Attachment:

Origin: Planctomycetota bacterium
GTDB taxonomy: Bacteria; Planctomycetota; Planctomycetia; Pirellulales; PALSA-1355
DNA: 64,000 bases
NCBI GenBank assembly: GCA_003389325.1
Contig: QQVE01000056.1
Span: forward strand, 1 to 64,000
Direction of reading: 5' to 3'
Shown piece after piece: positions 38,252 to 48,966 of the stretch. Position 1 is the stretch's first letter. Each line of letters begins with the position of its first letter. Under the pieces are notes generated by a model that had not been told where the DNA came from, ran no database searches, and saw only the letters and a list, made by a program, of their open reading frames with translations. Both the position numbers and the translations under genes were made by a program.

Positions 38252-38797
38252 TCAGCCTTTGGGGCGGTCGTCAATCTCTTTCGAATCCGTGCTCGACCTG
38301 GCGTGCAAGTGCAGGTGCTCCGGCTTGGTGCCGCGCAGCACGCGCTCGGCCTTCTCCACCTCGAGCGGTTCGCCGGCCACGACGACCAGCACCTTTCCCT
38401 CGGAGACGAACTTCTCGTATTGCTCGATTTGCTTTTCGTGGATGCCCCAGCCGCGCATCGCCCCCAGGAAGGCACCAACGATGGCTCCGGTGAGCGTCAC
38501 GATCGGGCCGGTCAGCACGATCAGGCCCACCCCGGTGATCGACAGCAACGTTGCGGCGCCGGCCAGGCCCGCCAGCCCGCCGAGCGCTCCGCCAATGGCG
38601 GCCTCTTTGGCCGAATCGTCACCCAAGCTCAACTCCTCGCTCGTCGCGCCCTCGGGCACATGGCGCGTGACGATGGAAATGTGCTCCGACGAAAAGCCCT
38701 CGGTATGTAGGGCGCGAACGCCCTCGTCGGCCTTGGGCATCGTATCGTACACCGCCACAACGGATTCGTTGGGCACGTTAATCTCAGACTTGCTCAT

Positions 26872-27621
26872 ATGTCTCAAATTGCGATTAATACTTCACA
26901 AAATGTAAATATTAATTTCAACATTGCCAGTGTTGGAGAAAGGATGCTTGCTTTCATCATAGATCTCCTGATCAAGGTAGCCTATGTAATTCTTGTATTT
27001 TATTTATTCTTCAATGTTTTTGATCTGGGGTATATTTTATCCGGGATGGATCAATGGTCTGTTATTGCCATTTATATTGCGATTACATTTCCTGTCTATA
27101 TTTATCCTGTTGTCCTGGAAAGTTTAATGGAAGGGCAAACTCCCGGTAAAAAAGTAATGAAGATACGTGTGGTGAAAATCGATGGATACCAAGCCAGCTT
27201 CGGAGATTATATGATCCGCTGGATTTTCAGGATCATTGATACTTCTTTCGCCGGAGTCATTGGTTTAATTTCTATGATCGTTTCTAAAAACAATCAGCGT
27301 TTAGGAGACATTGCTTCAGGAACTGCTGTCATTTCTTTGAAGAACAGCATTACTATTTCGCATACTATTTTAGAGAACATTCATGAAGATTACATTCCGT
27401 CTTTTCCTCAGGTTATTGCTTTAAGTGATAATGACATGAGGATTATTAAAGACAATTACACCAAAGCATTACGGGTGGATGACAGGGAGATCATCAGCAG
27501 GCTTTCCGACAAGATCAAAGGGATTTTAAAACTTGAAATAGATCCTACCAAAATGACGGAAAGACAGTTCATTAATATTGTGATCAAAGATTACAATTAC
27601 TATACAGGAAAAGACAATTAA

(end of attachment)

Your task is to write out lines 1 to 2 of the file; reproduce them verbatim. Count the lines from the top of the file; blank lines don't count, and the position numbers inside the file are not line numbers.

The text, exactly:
Origin: Planctomycetota bacterium
GTDB taxonomy: Bacteria; Planctomycetota; Planctomycetia; Pirellulales; PALSA-1355